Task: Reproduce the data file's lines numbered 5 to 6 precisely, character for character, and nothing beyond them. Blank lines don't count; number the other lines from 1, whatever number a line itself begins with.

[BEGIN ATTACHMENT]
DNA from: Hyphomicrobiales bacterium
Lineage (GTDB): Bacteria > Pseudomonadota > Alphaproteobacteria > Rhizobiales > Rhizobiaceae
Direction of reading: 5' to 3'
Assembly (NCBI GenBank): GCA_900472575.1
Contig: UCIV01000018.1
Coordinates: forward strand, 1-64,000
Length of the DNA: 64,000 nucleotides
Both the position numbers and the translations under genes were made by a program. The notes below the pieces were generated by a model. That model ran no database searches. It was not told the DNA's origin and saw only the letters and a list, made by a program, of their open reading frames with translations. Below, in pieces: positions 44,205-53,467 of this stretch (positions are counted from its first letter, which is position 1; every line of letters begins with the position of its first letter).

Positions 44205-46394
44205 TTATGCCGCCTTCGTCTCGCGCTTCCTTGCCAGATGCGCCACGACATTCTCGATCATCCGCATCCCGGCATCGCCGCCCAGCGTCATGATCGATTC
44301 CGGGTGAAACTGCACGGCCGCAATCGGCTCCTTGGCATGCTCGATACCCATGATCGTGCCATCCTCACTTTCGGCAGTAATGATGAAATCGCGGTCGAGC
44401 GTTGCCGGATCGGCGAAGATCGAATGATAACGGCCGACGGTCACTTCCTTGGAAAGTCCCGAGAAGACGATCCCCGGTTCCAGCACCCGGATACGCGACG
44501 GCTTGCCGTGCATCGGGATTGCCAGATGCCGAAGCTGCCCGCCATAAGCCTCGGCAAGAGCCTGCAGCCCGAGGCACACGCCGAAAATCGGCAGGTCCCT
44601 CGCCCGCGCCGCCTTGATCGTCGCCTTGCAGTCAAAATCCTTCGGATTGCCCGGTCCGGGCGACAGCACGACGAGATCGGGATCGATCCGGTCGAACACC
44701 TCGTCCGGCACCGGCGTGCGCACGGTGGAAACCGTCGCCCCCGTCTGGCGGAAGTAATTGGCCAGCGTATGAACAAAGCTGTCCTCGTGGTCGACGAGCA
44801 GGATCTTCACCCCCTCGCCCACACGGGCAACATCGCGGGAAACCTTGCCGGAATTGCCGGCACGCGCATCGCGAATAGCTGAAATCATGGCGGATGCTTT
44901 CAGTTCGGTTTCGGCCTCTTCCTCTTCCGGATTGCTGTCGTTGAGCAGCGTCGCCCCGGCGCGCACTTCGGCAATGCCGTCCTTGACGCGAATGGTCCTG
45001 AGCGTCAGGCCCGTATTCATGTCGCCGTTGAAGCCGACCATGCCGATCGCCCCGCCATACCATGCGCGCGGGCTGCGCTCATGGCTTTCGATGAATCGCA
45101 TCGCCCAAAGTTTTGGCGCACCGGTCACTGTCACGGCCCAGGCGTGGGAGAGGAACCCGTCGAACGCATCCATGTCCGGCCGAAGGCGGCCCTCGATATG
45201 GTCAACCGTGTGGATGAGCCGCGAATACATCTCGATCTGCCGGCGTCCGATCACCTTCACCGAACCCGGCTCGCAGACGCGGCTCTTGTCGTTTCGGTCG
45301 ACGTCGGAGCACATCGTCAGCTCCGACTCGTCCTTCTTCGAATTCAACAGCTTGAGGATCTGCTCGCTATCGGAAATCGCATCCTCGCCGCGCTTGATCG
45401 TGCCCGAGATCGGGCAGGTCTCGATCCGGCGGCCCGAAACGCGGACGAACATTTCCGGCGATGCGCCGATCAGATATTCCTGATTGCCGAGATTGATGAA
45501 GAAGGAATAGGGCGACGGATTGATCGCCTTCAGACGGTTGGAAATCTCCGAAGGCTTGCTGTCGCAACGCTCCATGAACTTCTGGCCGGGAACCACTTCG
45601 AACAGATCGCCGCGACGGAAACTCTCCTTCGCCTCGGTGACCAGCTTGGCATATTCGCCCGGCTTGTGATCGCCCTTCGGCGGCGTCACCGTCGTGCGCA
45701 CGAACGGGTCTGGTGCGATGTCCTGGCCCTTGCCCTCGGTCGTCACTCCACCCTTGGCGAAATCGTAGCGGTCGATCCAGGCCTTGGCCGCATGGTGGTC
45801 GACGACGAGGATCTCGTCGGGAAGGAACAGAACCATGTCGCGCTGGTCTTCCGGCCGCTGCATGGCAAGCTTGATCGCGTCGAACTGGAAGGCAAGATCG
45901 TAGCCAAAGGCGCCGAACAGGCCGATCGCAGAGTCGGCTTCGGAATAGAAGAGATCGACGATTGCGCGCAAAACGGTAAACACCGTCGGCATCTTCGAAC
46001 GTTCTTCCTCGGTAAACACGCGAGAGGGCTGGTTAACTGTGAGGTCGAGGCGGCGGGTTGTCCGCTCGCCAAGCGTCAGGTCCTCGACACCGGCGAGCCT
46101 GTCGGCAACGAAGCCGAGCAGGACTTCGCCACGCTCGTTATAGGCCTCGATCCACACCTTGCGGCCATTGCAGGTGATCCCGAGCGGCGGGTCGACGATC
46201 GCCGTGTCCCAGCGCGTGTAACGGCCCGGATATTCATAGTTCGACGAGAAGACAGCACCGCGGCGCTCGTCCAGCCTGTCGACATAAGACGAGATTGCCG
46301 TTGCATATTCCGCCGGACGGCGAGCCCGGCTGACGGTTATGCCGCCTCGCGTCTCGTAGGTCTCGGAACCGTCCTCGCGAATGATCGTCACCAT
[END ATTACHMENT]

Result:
Contig: UCIV01000018.1
Coordinates: forward strand, 1-64,000